George Washington's Letter to James Madison


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Nov. 5, 1786. To James Madison.

Fain would I hope that the great and most important of all subjects, the federal government, may be considered with that calm and deliberate attention which the magnitude of it so critically and loudly calls for at this critical moment. Let prejudices, unreasonable jealousies, and local interests yield to reason and liberality. Let us look to our national character, and to things beyond the present moment. No morn ever dawned more favorably than ours did; and no day was ever more clouded than the present. Wisdom and good examples are necessary at this time to rescue the political machine from the impending storm. Virginia has now an opportunity to set the latter, and has enough of the former, I hope, to take the lead in promoting this great and arduous work. Without an alteration in our political creed, the superstructure we have been seven years in raising, at the expense of so much treasure and blood, must fall. We are fast verging to anarchy and confusion.

By a letter which I have received from General Knox, who had just returned from Massachusetts, whither he had been sent by Congress consequent of the commotions in that State, is replete with melancholy accounts of the temper and designs of a considerable part of that people. Among other things he says:

"Their creed is, that the property of the United States has been protected from the confiscation of Britain by the joint exertions of all; and therefore ought to be the common property of all; and he that attempts opposition to this creed is an enemy to equity and justice, and ought to be swept from off the face of the earth." Again: "They are determined to annihilate all debts, public and private, and have agrarian laws, which are easily effected by the means of unfunded paper money, which shall be a tender in all cases whatever." He adds: "The number of these people amount in Massachusetts to about one-fifth part of several populous counties, and to them may be collected people of similar sentiments from the States of Rhode Island, Connecticut, and New Hampshire, so as to constitute a body of about twelve or fifteen thousand desperate and unprincipled men. They are chiefly of the young and active part of the community."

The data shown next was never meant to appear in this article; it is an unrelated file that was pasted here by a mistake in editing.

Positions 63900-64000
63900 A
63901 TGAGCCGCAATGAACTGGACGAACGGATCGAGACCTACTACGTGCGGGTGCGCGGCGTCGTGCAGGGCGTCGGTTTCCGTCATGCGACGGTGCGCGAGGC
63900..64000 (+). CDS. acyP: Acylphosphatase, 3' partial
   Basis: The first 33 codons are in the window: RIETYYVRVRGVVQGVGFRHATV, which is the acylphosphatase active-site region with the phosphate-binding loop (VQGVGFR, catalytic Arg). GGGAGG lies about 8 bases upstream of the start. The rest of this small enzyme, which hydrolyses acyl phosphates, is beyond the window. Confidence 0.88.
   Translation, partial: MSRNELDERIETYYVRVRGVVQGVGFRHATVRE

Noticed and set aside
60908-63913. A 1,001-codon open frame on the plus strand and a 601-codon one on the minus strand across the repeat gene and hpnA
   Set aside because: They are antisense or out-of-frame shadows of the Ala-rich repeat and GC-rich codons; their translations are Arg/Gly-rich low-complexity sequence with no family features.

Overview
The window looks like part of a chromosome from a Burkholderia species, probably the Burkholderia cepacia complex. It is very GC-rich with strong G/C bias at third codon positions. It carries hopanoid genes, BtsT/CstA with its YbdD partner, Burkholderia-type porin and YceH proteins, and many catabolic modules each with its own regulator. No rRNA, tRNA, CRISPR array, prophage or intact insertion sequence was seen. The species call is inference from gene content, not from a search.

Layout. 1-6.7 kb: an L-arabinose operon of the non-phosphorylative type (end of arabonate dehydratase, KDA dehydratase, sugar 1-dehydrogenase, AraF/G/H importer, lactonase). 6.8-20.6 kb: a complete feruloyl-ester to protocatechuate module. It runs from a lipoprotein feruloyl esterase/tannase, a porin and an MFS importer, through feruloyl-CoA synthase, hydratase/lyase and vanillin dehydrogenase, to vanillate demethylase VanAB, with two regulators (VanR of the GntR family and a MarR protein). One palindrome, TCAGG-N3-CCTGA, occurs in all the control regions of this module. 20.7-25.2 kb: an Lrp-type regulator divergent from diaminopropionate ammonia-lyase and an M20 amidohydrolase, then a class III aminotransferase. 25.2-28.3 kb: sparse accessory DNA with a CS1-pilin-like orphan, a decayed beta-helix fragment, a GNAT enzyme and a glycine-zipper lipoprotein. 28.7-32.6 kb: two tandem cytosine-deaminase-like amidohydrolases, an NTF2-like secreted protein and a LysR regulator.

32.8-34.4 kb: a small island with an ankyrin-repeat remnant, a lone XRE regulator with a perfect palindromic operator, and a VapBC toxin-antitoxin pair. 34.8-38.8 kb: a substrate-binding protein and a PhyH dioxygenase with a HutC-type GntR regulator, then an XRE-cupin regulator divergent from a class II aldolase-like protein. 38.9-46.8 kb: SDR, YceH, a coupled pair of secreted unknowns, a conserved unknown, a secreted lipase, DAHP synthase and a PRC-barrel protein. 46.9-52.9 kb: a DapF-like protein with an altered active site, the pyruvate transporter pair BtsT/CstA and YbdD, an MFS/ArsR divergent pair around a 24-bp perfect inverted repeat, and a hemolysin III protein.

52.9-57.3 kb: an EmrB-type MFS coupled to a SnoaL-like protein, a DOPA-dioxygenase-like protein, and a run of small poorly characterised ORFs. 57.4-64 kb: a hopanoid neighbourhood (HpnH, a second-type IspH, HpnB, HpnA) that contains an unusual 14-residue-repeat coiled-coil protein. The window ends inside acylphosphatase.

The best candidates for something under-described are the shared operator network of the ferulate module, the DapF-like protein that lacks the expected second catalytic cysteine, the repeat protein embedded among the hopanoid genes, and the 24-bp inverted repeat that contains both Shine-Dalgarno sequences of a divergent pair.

How melancholy is the reflection that in so short a space we should have made such large strides towards fulfilling the predictions of our transatlantic foes! "Leave them to themselves, and their government will soon dissolve." Will not the wise and good strive hard to avert this evil? Or will their supineness suffer ignorance and the arts of self-interested, designing, disaffected, and desperate characters to involve this great country in wretchedness and contempt? What stronger evidence can be given of the want of energy in our government than these disorders? If there is not a power in it to check them, what security has a man for life, liberty, or property? To you I am sure I need not add aught on this subject. The consequences of a lax or inefficient government are too obvious to be dwelt upon. Thirteen sovereignties pulling against each other, and all tugging at the federal head, will soon bring ruin on the whole; whereas a liberal and energetic constitution, well guarded and closely watched to prevent encroachments, might restore us to that degree of respectability and consequences, to which we had a fair claim and the brightest prospect of attaining.



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